The most recent press releases about innovation >>>

Die letzten 5 Focus-News des innovations-reports im Überblick:

Im Focus: Salmonella as a tumour medication

HZI researchers developed a bacterial strain that can be used in cancer therapy

Salmonellae are dangerous pathogens that enter the body via contaminated food and can cause severe infections. But these bacteria are also known to target...

Im Focus: Neutron star merger directly observed for the first time

University of Maryland researchers contribute to historic detection of gravitational waves and light created by event

On August 17, 2017, at 12:41:04 UTC, scientists made the first direct observation of a merger between two neutron stars--the dense, collapsed cores that remain...

Im Focus: Breaking: the first light from two neutron stars merging

Seven new papers describe the first-ever detection of light from a gravitational wave source. The event, caused by two neutron stars colliding and merging together, was dubbed GW170817 because it sent ripples through space-time that reached Earth on 2017 August 17. Around the world, hundreds of excited astronomers mobilized quickly and were able to observe the event using numerous telescopes, providing a wealth of new data.

Previous detections of gravitational waves have all involved the merger of two black holes, a feat that won the 2017 Nobel Prize in Physics earlier this month....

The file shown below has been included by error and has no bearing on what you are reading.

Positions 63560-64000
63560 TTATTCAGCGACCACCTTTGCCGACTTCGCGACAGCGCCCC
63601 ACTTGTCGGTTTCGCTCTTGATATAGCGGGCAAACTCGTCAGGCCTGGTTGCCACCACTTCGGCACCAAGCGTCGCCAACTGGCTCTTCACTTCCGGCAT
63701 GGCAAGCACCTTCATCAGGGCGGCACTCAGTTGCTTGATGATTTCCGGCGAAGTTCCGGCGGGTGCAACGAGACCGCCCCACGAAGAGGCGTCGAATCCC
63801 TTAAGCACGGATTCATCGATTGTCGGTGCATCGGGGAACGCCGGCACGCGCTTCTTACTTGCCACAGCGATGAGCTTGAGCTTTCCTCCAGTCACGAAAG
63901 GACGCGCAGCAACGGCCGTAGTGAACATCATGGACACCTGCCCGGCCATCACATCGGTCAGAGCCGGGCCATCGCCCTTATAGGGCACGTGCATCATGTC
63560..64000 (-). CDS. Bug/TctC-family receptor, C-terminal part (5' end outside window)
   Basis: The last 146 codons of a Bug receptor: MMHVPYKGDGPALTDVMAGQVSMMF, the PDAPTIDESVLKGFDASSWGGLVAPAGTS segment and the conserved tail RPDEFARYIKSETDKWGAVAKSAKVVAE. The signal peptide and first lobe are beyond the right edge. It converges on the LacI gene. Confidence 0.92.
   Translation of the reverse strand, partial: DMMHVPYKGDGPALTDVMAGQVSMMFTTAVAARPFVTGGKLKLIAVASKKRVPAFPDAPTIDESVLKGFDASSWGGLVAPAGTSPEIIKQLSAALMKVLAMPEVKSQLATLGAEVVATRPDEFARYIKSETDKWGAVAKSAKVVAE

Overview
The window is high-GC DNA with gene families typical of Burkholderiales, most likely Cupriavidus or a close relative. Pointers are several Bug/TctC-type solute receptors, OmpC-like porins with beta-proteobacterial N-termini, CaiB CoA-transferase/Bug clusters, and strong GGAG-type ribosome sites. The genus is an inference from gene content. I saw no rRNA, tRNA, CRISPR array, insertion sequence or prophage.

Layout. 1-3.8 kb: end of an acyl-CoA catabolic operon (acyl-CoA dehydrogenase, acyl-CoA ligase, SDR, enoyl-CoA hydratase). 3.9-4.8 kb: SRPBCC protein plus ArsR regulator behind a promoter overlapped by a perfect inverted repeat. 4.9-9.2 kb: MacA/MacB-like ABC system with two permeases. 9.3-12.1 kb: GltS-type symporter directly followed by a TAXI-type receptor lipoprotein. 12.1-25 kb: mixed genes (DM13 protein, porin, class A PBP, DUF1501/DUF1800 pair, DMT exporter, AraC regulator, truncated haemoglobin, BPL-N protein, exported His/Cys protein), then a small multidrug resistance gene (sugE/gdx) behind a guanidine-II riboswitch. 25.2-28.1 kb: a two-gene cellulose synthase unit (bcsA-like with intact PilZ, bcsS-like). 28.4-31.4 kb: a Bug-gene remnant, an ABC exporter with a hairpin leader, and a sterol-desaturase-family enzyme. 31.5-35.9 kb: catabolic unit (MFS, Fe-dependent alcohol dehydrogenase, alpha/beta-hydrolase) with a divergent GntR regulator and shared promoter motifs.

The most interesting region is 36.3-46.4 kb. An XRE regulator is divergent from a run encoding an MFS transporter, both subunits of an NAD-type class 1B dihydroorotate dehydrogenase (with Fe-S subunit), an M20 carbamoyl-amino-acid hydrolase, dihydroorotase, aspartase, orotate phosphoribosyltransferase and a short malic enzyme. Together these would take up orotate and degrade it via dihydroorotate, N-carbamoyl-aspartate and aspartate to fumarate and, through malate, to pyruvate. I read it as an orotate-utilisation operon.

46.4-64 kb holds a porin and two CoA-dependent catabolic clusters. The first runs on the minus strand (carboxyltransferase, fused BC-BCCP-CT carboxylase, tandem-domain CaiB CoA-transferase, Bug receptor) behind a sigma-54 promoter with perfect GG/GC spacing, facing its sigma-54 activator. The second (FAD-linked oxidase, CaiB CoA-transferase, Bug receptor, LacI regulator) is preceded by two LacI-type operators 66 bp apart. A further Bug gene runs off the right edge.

Im Focus: Smart sensors for efficient processes

Material defects in end products can quickly result in failures in many areas of industry, and have a massive impact on the safe use of their products. This is why, in the field of quality assurance, intelligent, nondestructive sensor systems play a key role. They allow testing components and parts in a rapid and cost-efficient manner without destroying the actual product or changing its surface. Experts from the Fraunhofer IZFP in Saarbrücken will be presenting two exhibits at the Blechexpo in Stuttgart from 7–10 November 2017 that allow fast, reliable, and automated characterization of materials and detection of defects (Hall 5, Booth 5306).

When quality testing uses time-consuming destructive test methods, it can result in enormous costs due to damaging or destroying the products. And given that...

Im Focus: Cold molecules on collision course

Using a new cooling technique MPQ scientists succeed at observing collisions in a dense beam of cold and slow dipolar molecules.

How do chemical reactions proceed at extremely low temperatures? The answer requires the investigation of molecular samples that are cold, dense, and slow at...

All Focus news of the innovation-report >>>

Anzeige

Anzeige

Event News

3rd Symposium on Driving Simulation

23.10.2017 | Event News

ASEAN Member States discuss the future role of renewable energy

17.10.2017 | Event News

World Health Summit 2017: International experts set the course for the future of Global Health

10.10.2017 | Event News

 
Latest News

Microfluidics probe 'cholesterol' of the oil industry

23.10.2017 | Life Sciences

Gamma rays will reach beyond the limits of light

23.10.2017 | Physics and Astronomy

The end of pneumonia? New vaccine offers hope

23.10.2017 | Health and Medicine

VideoLinks
B2B-VideoLinks
More VideoLinks >>>